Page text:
Mayor Frank Jackson put the final stamp of approval on JACK Casino's proposed pedestrian bridge today, the second time the company will directly connect parking lots to buildings it owns as to minimize the inconvenience of folks having to face other people, some of whom may not be white, while walking from their car to a slot machine or JACK-owned office building.
This, by nearly all accounts, is a poor decision that neglects and ignores good planning in favor of just doing something for Dan Gilbert because he's Dan Gilbert. While arguing in planning commission meetings this fall in favor of the pedestrian bridge, chief city planner Fred Collier acknowledged that JACK's contentions — that it would increase street-level vibrancy, somehow; that it wouldn't impair the architectural character of the street or downtown view — were almost assuredly false. "The benefits outweigh the aesthetic concerns," he said. "Is it enough to stimulate the ground floor? Maybe." (JACK has subsequently stimulated the ground floor of the street by ushering in the closing of the Ontario Street Cafe, a legendary and successful bar that catered, in addition to sports fans and downtown workers, to an African-American clientele.)
The benefits here are that Gilbert and Bedrock own just about everything around there, and 70,000 square feet of that is vacant office space they can't fill. (As for why, it could be the market rate they're asking for and not the lack of a pedestrian tunnel that allows workers to waltz between their SUVs and their desk in a climate-controlled tube that bypasses folks waiting for the bus on Ontario.) In Collier's view, getting 500 people, and their income tax, into that space is important enough to capitulate to Gilbert. The planning commission agreed, and city council after that, and Frank today.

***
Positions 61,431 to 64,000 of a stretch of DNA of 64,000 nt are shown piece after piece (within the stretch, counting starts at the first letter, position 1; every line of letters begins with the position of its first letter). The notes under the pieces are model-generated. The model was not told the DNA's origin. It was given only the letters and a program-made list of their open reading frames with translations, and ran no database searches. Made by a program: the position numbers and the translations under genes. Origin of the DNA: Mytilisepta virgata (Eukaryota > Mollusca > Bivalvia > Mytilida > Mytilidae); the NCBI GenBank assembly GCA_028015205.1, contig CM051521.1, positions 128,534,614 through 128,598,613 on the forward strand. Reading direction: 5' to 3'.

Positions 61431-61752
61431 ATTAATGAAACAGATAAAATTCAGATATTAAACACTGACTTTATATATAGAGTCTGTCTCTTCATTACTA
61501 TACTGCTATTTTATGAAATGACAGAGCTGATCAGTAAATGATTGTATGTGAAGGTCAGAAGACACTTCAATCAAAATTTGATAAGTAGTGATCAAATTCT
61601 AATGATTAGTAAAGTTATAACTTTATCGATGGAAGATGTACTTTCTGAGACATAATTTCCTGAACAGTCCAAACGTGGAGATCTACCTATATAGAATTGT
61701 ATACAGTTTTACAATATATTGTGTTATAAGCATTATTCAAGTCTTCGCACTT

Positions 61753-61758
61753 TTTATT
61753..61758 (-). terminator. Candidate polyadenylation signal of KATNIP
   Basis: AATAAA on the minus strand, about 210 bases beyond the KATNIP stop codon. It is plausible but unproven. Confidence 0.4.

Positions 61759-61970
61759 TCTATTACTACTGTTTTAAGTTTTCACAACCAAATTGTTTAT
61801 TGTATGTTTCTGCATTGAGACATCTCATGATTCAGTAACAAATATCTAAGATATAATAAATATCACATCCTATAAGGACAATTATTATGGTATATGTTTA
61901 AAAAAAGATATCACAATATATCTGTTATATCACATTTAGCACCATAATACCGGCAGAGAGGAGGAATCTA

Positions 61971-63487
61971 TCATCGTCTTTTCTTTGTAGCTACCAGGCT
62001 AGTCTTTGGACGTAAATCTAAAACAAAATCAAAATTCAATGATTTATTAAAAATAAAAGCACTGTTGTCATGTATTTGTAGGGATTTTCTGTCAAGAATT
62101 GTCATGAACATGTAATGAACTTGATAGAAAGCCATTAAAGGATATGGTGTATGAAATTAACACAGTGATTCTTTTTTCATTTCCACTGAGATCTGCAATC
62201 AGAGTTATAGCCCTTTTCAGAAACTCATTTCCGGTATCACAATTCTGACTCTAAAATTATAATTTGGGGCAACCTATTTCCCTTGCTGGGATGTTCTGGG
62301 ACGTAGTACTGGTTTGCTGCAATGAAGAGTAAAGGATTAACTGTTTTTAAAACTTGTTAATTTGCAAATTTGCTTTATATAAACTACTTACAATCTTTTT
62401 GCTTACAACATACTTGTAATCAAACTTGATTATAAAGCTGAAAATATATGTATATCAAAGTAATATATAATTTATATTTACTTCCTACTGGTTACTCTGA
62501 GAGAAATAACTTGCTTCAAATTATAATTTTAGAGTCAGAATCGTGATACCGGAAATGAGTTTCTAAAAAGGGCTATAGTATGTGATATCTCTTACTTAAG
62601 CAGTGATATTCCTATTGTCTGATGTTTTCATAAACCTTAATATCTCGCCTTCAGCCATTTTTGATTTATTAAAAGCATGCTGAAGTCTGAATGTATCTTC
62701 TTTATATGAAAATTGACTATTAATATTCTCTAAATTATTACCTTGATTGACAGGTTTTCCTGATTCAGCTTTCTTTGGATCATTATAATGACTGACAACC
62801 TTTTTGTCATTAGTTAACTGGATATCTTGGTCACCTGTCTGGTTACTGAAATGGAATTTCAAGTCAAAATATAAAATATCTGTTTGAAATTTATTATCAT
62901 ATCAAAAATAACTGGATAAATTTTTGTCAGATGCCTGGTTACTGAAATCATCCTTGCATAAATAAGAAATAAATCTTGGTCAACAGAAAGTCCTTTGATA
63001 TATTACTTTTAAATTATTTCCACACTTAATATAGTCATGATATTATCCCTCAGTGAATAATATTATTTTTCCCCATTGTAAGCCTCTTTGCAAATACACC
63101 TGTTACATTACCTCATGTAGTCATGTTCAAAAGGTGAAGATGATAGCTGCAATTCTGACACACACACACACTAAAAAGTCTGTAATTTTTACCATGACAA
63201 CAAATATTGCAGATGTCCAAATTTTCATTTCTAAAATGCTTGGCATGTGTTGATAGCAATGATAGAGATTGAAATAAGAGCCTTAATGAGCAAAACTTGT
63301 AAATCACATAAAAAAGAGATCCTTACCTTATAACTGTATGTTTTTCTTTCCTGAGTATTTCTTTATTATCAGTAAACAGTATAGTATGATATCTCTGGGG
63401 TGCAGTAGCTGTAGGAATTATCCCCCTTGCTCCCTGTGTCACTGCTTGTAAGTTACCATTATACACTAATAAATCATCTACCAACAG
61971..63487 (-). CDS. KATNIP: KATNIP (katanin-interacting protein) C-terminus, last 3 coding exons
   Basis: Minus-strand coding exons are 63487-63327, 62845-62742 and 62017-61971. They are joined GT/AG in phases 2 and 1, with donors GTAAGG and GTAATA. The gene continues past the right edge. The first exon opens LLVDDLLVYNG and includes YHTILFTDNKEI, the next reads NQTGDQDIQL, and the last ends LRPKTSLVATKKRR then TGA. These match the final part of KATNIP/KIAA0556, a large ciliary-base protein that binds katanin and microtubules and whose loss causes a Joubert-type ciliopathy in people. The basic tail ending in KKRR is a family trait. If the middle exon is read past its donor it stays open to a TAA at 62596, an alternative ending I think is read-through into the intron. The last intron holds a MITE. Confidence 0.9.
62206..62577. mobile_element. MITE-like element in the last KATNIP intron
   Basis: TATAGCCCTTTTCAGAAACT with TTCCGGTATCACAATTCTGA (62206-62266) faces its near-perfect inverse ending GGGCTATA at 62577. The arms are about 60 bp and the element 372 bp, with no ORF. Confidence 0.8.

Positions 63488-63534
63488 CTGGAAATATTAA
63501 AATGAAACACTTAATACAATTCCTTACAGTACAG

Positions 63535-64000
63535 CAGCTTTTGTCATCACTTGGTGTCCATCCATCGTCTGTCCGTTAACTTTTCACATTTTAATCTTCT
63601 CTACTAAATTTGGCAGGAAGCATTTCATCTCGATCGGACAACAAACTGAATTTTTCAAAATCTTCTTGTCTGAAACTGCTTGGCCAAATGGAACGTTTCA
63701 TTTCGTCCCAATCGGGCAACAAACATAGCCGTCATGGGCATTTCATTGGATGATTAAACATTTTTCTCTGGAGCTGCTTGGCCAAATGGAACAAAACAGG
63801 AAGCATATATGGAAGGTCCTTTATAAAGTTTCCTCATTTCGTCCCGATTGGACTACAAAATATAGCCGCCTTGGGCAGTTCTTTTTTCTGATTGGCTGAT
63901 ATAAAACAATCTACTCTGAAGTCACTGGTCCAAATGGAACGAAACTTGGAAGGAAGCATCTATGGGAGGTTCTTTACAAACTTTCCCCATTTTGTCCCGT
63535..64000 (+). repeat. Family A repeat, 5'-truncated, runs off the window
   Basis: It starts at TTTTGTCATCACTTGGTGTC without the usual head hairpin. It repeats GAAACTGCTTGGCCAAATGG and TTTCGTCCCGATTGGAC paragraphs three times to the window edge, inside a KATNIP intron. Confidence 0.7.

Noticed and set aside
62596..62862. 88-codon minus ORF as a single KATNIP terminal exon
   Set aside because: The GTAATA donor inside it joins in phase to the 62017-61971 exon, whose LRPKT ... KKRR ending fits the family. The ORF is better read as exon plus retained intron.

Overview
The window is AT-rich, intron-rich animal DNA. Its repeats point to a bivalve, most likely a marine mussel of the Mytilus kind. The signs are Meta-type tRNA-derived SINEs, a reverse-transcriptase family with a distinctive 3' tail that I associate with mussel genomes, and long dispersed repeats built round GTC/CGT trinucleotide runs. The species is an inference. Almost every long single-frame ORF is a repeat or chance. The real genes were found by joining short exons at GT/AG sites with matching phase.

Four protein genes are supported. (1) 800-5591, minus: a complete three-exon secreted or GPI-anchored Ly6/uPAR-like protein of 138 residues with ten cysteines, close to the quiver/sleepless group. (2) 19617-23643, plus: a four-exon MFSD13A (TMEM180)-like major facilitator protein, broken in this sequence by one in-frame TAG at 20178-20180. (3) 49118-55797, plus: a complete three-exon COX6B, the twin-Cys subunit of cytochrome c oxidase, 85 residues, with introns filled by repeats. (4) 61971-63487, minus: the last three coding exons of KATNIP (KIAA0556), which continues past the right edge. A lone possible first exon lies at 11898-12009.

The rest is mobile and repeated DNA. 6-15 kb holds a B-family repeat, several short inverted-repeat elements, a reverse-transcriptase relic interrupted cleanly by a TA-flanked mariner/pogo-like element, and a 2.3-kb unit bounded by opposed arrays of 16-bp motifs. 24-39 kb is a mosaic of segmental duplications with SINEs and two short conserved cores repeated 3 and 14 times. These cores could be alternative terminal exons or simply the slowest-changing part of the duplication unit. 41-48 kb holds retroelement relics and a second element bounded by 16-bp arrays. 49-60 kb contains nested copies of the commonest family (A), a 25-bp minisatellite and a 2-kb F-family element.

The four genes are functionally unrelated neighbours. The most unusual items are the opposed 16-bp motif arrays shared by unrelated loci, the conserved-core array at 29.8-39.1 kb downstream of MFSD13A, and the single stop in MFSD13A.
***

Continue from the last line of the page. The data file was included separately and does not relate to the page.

In doing so, the city has decided those 500 people are more important than the 19,000 people who live downtown.
The Downtown Cleveland Residents Association was opposed to the pedestrian bridge for many of the same reasons experts are, but in this specific case they knew the bridge would probably be approved. They just wanted their voice heard. They just wanted the same solicitation of community input that goes along with other major projects in residential neighborhoods. They wanted the city, which has touted the growth in downtown residents as one of the city's strongest points, to listen to those residents.
But it didn't happen.
"These pedestrian bridges detract from the things we now know about good urban planning," Downtown Cleveland Residents president Alan O'Connell told Scene. "That a lively street life is essential for downtown, for visiting, for living, and for working. These are counterproductive to promoting livability. The DCR, myself...we're not anti-business. We want more workers here, but not at the expense of livability and enjoyability for everyone else. There was this narrative they had about the bridge increasing street-level density and traffic and that's just disingenuous. They know it's not true. And what makes a place safe? More people, more eyes. If you're taking people off the street that would have otherwise been moving from point A to point B, you're making it less safe. And it doesn't look good. It's ugly. It ruins this beautiful view when you look down Ontario (assuming you're on the other side of the first pedestrian bridge), where we have statues and the courthouse. It's planned and designed that way. It's historical."